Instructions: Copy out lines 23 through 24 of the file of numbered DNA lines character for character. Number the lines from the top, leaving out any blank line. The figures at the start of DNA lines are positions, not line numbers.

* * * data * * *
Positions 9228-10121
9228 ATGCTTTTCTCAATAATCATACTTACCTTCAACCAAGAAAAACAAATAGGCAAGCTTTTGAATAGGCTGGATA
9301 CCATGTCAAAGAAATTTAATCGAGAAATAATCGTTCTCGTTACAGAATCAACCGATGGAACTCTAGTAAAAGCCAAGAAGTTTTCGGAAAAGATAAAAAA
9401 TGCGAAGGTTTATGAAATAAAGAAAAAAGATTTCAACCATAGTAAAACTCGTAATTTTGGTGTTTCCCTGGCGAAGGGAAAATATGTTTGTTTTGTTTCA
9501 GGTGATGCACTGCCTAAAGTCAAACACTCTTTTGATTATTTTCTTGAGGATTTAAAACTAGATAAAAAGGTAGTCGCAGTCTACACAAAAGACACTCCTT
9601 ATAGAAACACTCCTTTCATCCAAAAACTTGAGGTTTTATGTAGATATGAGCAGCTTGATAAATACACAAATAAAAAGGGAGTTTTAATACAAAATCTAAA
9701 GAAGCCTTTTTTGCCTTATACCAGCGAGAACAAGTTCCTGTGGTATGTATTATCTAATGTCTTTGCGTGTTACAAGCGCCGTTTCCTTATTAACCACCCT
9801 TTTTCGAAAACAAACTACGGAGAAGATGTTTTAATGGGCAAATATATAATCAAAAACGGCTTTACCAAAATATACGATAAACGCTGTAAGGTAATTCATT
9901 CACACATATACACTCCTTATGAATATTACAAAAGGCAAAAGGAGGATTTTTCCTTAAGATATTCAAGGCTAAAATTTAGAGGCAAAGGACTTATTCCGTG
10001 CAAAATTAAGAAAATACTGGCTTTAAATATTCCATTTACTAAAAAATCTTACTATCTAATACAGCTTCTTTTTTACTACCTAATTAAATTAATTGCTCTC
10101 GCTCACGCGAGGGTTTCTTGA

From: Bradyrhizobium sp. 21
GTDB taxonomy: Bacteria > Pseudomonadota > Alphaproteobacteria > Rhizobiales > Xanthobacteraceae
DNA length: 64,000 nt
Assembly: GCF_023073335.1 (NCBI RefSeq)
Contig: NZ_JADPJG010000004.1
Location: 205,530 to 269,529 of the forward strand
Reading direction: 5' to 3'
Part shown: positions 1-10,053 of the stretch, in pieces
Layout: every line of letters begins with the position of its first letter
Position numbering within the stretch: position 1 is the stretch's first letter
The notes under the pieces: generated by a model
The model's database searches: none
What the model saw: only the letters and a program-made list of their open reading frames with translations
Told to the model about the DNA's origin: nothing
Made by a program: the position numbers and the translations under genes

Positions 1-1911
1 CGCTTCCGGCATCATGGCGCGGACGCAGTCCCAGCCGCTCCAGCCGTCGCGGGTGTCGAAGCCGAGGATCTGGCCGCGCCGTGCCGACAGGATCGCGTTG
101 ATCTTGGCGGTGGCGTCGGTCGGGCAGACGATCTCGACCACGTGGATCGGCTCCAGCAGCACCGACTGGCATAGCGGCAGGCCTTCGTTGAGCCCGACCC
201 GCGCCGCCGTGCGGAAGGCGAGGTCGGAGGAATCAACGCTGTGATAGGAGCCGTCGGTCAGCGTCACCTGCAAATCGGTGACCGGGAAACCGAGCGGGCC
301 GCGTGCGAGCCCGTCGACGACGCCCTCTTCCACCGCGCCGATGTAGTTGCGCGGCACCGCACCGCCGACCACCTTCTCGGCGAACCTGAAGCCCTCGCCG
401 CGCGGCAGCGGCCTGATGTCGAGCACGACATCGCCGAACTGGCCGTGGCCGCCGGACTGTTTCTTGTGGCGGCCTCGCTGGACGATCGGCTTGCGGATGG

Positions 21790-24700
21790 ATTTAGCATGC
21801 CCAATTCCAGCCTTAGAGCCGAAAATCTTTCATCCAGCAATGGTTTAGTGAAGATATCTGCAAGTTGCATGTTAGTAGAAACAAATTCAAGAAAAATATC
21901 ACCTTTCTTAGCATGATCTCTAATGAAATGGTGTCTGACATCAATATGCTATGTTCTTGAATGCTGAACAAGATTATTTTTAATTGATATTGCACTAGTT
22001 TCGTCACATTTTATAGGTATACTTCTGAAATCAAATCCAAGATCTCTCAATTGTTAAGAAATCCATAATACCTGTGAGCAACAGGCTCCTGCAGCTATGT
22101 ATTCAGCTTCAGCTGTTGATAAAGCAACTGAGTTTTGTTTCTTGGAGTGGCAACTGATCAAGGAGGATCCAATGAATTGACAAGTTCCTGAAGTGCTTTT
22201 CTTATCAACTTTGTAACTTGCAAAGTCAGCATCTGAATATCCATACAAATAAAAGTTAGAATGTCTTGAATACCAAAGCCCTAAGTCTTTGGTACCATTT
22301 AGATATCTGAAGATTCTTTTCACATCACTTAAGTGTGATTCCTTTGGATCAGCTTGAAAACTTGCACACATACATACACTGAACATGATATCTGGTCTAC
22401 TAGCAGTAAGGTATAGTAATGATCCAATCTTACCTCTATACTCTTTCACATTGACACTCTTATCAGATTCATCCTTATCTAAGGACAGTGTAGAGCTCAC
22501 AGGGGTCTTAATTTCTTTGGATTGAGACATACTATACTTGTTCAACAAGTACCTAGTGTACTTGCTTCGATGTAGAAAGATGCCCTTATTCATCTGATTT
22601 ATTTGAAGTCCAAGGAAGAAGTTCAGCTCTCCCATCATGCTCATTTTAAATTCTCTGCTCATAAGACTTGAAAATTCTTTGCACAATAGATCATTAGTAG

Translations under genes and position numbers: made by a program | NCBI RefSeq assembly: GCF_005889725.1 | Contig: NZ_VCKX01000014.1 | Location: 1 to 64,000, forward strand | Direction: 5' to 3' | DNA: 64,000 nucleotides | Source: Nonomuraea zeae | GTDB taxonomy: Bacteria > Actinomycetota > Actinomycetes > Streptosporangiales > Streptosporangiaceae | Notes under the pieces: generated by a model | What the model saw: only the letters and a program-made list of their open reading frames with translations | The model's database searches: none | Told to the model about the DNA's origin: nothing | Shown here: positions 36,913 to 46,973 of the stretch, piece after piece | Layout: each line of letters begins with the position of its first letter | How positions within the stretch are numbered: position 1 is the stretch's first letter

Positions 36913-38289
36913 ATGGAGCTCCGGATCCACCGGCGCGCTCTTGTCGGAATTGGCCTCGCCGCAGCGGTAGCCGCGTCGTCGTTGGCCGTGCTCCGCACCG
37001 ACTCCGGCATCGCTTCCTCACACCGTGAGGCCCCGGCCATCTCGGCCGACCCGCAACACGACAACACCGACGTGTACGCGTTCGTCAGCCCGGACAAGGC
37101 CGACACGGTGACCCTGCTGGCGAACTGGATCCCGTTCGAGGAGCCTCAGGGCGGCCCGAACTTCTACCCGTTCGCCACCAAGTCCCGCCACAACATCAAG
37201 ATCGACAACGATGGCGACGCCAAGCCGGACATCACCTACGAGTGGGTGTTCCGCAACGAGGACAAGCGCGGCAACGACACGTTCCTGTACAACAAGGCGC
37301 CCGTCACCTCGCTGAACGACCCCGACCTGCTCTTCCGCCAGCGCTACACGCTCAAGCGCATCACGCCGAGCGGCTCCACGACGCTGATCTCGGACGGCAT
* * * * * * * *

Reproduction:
The model's database searches: none
What the model saw: only the letters and a program-made list of their open reading frames with translations